Ben Stokes Has The Best Response To Australian Media's 'Crybabies' Taunt

The England men’s cricket captain took to Twitter amid the controversy surrounding Jonny Bairstow's stumping in the Ashes.
England captain Ben Stokes hits a six during Sunday's play at Lord's.
England captain Ben Stokes hits a six during Sunday's play at Lord's.
Stu Forster via Getty Images

England men’s cricket captain Ben Stokes has refused to rise to the Australian media’s bait in the aftermath of the controversial Ashes stumping.

The sportsmanship of the Aussie team has been questioned following the dismissal of England batsman Jonny Bairstow on Sunday’s final day of the second test at Lord’s.

With England on 193-5 and chasing a mammoth target of 371, Australia wicketkeeper Alex Carey underarmed the ball at the stumps after Bairstow left his crease at the end of an over.

While the dismissal was valid by the letter of the sport’s laws, many have questioned whether it undermined the much-cherished “spirit of the game” – as witnessed by the long and loud booing from the Lord’s crowd and Australian players being verbally abused by MCC members in the stadium’s usually staid Long Room.

England eventually lost by 43 runs to trail 2-0 in the five-test series.

The Australian media has responded to the furore by suggesting England just sucks it up.

Andrew Webster, writing in The Sydney Morning Herald, said: “The first rule of MCC Fight Club is know the rules of cricket...I would have thought membership to the most famous club in cricket meant you understood the laws of the game.”

Meanwhile, Gideon Haigh in The Australian similarly suggested that “puce-faced MCC snobs should learn their own rules”.

They went further on the front page of The West Australian, which stunted Stokes up as nappy-wearing, dummy-sucking baby and boomed: “Poms take whingeing to new level with ‘cheating’ drivel.”

“Crybabies,” the splash thundered.

But Stokes took to Twitter in an apparent attempt to defuse the situation.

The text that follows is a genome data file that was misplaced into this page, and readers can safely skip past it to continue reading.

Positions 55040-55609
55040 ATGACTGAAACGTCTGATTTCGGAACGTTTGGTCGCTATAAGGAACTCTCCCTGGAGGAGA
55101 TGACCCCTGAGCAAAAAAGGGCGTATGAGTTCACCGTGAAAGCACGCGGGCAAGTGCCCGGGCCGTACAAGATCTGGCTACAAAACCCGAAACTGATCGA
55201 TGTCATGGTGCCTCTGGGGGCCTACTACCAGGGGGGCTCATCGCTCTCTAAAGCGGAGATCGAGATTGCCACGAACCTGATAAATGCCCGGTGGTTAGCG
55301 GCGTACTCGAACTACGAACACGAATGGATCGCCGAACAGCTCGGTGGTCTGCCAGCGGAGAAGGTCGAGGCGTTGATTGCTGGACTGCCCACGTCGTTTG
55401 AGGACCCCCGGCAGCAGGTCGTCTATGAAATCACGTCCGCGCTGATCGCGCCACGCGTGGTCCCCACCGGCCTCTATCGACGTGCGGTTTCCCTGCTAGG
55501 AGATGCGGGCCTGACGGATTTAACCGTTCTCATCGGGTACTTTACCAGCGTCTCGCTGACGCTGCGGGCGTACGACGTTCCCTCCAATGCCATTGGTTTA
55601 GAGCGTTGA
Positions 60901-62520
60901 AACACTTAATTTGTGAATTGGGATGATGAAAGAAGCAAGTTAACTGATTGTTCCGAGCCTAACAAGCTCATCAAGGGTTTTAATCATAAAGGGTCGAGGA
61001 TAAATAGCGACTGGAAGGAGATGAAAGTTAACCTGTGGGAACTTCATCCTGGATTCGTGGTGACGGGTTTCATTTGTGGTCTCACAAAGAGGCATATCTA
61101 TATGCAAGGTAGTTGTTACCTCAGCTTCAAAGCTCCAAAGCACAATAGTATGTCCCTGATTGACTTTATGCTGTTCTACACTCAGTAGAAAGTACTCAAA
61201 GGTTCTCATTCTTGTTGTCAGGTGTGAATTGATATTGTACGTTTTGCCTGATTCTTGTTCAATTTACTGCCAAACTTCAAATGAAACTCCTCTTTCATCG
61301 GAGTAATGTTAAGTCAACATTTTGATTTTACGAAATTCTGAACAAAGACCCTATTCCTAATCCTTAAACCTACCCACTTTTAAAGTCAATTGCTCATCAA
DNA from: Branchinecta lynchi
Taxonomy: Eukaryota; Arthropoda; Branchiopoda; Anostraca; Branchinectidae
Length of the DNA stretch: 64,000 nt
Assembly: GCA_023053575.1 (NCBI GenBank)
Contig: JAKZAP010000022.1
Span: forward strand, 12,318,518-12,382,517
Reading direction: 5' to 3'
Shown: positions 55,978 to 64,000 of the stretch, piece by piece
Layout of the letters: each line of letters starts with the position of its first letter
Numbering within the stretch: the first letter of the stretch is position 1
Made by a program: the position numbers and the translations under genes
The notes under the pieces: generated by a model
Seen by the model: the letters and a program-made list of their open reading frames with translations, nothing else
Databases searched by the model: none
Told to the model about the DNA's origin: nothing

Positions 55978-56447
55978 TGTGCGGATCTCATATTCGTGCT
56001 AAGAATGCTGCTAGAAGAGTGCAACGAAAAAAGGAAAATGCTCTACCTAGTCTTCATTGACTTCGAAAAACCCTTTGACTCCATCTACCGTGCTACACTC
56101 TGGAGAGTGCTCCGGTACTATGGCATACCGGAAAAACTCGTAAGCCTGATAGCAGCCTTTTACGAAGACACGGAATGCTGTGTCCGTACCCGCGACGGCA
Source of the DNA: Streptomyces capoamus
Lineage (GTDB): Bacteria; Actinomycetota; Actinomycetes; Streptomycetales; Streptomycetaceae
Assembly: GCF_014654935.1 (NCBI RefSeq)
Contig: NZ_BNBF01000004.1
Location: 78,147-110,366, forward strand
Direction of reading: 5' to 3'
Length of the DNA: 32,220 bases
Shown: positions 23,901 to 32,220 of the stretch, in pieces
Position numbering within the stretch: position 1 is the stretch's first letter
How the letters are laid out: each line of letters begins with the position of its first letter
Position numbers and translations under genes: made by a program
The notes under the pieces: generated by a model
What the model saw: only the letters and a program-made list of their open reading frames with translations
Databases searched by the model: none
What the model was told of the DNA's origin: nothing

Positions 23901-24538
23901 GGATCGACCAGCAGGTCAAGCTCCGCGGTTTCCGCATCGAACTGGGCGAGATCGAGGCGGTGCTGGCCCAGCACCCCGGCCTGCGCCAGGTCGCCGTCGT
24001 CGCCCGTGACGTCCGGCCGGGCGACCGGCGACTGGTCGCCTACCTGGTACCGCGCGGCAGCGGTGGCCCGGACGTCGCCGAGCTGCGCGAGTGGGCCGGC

“That’s definitely not me, since when did I bowl with the new ball,” he said while quote-tweeting the front page, and referencing the depiction of the shiny new cricket ball and the fact he is not an opening bowler.

Stokes had said on Sunday he was keen to move on from the incident but added he would not want to win in such a fashion at the end of an over.

“The first thing that needs to be said is, it is out,” he said.

“If I was the fielding captain I would have put a lot more pressure on the umpires to ask them what their decision was around the over and around the spirit of the game and would I want to potentially win a game with something like that happening – and it would be no.”

Australia captain Pat Cummins has defended his team over Bairstow’s dismissal, and insisted there was no “sneakiness”.

“I thought it was fair. You see Jonny (Bairstow) do it all the time, he did it on day one to David Warner, he did it in 2019 to Steve (Smith),” Cummins told reporters.

“It’s a really common thing for keepers to do if they see a batter keep leaving their crease. Cares (Carey), full credit to him, he saw the opportunity, rolled it at the stumps, Jonny left his crease. You leave the rest to the umpires.

“It was all one motion, there was no pause or sneakiness about it.”


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